Also known as the ‘The Dread Campbell Jobbie’; Edinburgh Castle has been plagued by this spirit since records began. Manifesting in the mess halls and barracks at the height of Hogmanay celebrations, the Creaky Poo crawls across the floors, ceilings and walls like a caterpillar, leaving a vile trail of excrement as it goes; all the while, creaking like a rusty gate. The experience of ‘The Poo’ dropping unsuspectingly onto your shoulder is said to be as terrifying as it is puerile.
4. The Shrieking Borough Councillor
A terrifying and persistent ghoul, this creature has been known to sprint heedlessly around town screaming, “A tram system! We must have a tram system!!!!” before cutting off her own legs with a well worded letter of complaint.
5. The Ghost of Jarred Christmas Past
Since 2008, this apparition of the past performances of stand-up and actor Jarred Christmas has dogged the Kiwi’s Edinburgh appearances: compering gigs using slightly out of date material and interacting with audience members long since dead. The real Christmas is said to be sick of it and “seriously considering taking matters into his own hands”. He has bought a boiler-suit and a Dyson.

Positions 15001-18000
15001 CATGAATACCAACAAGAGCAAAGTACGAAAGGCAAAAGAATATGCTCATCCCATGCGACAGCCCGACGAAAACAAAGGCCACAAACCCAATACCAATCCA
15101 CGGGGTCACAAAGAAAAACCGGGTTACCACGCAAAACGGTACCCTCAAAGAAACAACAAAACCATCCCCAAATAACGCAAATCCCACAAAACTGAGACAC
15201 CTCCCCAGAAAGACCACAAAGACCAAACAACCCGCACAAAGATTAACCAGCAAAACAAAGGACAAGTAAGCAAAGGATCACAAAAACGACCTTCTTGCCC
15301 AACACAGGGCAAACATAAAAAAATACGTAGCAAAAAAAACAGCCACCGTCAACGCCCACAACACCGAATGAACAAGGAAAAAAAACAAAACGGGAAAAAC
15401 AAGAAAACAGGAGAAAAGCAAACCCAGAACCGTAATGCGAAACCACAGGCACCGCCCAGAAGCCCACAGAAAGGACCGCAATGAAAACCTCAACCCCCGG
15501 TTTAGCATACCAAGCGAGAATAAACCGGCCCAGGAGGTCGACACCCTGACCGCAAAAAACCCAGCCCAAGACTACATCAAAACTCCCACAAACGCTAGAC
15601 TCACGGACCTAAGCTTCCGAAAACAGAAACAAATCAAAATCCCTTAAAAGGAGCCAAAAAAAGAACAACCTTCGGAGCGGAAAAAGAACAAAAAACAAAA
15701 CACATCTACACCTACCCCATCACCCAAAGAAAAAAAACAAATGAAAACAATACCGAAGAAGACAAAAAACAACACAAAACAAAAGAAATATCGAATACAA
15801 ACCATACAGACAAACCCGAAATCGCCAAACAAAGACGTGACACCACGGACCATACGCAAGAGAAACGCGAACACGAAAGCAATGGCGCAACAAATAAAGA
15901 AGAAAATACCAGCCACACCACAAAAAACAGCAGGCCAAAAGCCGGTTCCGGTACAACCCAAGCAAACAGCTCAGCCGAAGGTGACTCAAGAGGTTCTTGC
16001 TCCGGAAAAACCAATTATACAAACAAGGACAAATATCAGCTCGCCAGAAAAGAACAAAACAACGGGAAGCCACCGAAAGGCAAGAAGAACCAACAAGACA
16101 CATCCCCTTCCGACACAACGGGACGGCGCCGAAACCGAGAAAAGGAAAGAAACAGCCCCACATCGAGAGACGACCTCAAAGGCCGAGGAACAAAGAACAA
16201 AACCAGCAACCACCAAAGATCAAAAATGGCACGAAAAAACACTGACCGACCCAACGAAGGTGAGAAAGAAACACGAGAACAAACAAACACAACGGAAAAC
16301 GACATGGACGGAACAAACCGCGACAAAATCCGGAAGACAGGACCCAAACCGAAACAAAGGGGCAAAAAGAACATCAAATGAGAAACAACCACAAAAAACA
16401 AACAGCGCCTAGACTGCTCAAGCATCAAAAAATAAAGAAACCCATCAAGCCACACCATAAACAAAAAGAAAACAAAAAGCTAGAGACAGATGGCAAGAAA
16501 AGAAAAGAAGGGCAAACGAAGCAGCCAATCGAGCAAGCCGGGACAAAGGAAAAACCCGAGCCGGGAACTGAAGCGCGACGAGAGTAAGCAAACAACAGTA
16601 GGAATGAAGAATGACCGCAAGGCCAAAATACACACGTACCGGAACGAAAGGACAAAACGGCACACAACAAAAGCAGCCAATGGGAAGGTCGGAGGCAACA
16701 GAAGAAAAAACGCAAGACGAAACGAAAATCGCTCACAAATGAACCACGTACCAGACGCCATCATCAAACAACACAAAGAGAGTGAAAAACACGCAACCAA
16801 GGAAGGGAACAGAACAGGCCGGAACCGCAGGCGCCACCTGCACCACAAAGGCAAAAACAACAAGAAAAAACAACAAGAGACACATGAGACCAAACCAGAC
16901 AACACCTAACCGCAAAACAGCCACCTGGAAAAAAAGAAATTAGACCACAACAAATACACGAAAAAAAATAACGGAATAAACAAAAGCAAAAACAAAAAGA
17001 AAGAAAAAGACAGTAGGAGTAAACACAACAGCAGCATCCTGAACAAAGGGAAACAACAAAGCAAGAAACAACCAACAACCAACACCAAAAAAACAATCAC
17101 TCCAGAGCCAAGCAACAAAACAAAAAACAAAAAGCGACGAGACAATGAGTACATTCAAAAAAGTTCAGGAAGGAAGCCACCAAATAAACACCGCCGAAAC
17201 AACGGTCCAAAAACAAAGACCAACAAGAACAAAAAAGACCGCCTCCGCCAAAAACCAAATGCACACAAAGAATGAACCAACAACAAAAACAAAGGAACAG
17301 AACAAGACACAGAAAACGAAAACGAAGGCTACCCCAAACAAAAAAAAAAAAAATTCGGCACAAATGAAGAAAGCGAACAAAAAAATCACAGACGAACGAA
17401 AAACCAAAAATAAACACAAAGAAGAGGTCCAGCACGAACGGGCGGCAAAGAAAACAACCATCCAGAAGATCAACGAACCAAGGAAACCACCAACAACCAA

HUMPHREY KER: A SMASHING HISTORY OF EDINBURGH
When ThreeWeeks first approached me to write an article for them I said, “What? Tomorrow? Bloody hell”. But then I remembered that this is Edinburgh and realistic deadlines are for jerks and cowards.
In casting around for inspiration, I turned back to that oft visited well of inspiration for poets and artists of my calibre, Mother History. My show, an account of my Grandfather, Dymock Watson, and his attempts to end the war by blowing up the industrial framework of Eastern European countries is rooted in the rich narrative history of whatever he told my mother about it that one time at Christmas.
History is my great passion. So much so that I spent four years of my life studying it right here in Edinburgh. At the University of Edinburgh. Rather than one of the crap ones. BA-ZING! So, it seems only appropriate that I use this space to give you, the reader, a brief guide to the vibrant and exciting history of Auld Reekie (the city, not the ghost tours company).
The earliest evidence of settlement in the area dates back to the third age of Middle Earth, when Arthur’s Seat was known as Weathertop, the place where Elijah Wood got stabbed by the Dementors.